American Postal Chess Tournaments
by Chip Chapin
HELLO AGAIN. SINCE I LAST TALKED TO YOU, I'VE UNDERGONE SOME changes. I'm using Chess Base now, instead of typing my articles by hand. This means I can do more analysis faster, but the quality of format may be lower, until I become better versed in the intricacies of this new machine. I'm also going to get away from "The Crunch" terminology for awhile, and instead go with a subtitle, theme, or a feature on a particular player.
Today we will look at a hodgepodge of endgames, beginning with the conclusion of the analysis from the Sept.-Oct. `99 APCT News Bulletin issue. The complete game score can also be found there.
Better is 38...f4! 39.Rxg5 hxg5
39.a4 Rh4 40.a5 f4 41.Re8+! Rxe8 42.Rxe8+ Kf7 43.b6! Black Resigns.
Our second endgame was submitted by APCTer Richard Morris, of Holly, N.Y.
Morris - Duncan
37.Kh2 Rb3?! [37...Kf5 Should be good enough to hold, but the cleanest way to equalize is; 37...h4!
38.g4! hxg3+ (38...Rb2+ 39.Kg1 b5 40.Rh8 is less clear) 39.Kxg3] 38.h4 Kf5 39.g3 Kg4 40.Rg8+! Kf3 41.Rg5 b5 [41...Rb2+ 42.Kh3 Rb1 43.Rf5+ Ke4 (43...Ke3 44.Rxh5 b5 45.g4 b4 46.g5 b3 47.g6 b2 48.Rb5 Rh1+ 49.Kg4 b1Q 50.Rxb1 Rxb1 51.h5 and white prevails.) 44.Rxh5 Kf3 45.Rf5+ Ke4 46.Rf8+/-] 42.Kh3 Kf2 43.Rf5+ Ke3 44.Rxh5 Ke4?! 45.Rh8 Kf5 46.Rf8+ Kg6 47.Kg4 Rb4+ 48.Rf4 Rxf4+? 49.Kxf4 And white won the king and pawn ending.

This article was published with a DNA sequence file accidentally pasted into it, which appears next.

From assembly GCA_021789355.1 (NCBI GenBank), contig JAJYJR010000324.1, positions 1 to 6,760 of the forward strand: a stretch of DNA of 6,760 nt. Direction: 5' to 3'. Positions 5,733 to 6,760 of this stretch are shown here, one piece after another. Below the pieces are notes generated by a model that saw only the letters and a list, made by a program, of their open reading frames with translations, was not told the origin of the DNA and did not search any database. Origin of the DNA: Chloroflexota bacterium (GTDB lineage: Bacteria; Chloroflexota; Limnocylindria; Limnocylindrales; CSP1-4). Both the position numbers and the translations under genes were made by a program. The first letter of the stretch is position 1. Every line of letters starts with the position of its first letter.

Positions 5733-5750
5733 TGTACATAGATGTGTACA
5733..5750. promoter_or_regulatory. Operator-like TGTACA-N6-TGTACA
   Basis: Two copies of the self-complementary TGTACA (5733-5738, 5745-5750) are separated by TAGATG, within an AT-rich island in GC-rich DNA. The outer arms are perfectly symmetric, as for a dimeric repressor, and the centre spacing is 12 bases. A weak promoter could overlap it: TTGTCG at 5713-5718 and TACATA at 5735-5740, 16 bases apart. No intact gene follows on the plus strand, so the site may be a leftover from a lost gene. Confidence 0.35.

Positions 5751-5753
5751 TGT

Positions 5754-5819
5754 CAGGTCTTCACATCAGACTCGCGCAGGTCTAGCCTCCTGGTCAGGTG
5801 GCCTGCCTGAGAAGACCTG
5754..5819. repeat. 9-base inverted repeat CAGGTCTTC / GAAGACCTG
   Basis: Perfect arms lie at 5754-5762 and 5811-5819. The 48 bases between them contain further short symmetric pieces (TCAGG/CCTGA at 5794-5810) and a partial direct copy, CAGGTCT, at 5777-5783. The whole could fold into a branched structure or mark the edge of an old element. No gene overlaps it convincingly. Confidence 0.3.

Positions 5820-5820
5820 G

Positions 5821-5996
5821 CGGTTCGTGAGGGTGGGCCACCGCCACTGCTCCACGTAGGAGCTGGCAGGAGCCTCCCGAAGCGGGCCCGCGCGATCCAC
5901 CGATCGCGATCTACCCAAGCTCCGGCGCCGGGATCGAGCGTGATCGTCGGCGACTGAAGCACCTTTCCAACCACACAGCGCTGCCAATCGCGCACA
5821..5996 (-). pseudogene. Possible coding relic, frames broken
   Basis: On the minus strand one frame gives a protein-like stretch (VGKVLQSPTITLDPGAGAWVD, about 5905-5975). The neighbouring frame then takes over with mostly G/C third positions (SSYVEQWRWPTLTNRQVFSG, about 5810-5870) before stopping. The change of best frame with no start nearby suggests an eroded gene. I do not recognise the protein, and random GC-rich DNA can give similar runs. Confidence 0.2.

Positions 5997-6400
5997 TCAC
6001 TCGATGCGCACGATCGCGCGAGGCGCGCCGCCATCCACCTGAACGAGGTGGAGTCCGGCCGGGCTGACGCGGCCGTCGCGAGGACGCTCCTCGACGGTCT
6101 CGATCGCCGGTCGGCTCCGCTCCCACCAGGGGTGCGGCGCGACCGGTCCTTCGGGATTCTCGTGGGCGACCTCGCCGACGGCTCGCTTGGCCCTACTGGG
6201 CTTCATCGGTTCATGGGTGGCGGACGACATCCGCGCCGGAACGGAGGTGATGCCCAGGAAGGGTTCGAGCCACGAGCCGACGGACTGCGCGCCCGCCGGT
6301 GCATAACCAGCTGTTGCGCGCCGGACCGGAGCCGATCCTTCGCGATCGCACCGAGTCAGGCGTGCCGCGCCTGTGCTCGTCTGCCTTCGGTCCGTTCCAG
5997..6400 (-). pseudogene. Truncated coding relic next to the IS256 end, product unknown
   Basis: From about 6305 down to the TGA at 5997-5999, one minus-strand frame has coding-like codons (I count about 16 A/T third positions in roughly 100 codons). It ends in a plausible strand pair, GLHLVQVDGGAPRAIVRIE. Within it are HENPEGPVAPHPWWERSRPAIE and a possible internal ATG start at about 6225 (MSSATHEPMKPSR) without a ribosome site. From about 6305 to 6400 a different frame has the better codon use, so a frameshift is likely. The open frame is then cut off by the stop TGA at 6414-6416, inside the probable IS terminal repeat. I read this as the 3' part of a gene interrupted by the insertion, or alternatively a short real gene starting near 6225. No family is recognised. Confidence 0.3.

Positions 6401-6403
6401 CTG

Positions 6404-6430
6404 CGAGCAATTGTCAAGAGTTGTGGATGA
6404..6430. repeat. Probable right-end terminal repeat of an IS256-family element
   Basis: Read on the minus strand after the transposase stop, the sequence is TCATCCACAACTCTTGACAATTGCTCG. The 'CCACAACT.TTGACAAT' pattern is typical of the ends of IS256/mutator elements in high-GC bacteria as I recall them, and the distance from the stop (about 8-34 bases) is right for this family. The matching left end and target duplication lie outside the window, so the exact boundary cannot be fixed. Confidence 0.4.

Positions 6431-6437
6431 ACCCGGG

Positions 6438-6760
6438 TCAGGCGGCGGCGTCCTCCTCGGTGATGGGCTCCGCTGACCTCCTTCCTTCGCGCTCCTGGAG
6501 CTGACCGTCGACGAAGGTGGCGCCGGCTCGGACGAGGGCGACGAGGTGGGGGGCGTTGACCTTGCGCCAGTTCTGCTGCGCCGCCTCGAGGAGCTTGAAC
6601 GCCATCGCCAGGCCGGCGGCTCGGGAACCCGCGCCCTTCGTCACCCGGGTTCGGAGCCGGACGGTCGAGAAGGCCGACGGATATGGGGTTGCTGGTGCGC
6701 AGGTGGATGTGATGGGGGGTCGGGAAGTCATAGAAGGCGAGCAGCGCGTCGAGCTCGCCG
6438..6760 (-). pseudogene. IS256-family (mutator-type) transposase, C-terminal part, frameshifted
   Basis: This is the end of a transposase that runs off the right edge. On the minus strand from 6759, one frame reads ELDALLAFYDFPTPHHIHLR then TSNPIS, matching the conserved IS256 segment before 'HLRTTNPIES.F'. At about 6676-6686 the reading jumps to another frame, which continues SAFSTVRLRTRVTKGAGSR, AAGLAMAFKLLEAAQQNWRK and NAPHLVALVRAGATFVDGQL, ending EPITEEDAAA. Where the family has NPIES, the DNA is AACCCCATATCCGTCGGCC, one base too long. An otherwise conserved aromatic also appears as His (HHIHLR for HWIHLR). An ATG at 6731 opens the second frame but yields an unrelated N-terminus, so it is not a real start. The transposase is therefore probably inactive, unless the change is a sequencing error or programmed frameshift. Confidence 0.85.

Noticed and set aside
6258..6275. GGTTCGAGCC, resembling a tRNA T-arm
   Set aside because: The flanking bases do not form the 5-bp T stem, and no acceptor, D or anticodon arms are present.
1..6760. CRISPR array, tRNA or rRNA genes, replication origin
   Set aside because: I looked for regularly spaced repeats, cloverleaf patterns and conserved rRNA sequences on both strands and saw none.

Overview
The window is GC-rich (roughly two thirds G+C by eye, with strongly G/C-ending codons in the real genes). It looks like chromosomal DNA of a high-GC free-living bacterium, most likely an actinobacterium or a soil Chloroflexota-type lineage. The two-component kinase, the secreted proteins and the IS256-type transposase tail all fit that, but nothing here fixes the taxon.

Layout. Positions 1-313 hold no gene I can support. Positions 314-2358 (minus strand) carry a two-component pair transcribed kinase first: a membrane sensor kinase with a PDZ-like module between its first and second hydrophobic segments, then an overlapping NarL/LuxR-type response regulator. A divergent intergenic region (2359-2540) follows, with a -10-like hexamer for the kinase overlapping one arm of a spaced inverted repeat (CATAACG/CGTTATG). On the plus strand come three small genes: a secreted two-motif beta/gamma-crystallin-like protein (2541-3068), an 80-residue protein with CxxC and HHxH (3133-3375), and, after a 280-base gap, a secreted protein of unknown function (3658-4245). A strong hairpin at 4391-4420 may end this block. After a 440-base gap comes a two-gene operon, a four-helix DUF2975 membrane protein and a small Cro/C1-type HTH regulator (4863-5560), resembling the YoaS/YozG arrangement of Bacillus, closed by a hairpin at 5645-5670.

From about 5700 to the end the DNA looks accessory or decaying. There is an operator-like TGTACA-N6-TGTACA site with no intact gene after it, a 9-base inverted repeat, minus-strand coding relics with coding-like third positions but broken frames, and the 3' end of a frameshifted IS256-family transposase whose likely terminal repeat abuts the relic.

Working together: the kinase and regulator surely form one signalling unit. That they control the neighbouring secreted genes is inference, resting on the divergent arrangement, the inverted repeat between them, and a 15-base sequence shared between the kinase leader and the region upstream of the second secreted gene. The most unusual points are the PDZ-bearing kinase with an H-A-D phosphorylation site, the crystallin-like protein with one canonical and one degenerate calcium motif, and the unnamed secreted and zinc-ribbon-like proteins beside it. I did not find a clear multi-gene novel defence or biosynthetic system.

Here, Richard quotes Bobby Fischer, "never make a move until you understand the position." This is sage advice indeed. It can be more readily applied at postal than OTB. Good show, Mr. Morris, and thanks for your contribution!
And speaking of Fischer--
Lombardy - Fischer
Fischer has outplayed his opponent. But, as he himself points out, the win is problematical. It hinges on white's being able to sacrifice a rook on e5 or c3 at the appropriate moment. White should play 30.Ra1 a6 31.Rg1 etc. Instead Lombardy plays,
30.Re1? And Fischer pounces. 30...Rxc3+!-+ 31.bxc3 Rxe5+ 32.Kd2 Rxe1 33.Kxe1 Kd5 34.Kd2 Kc4 35.h5 b6 36.Kc2 g5 37.h6 f4 38.g4 a5 39.bxa5 bxa5 40.Kb2 a4 41.Ka3 Kxc3 42.Kxa4 Kd4 43.Kb4 Ke3 White resigns. I present this example because it shows how to win a won game, albeit this time with a timely assist from the opponent.
Well, it's been fun. In the next issue, we'll usher in the new millennium, with a two-rook endgame played by none other than that endgame virtuoso supreme, Capablanca himself. Have a joyous holiday season!
Chip Chapin can be contacted at:
Post Office Box 61352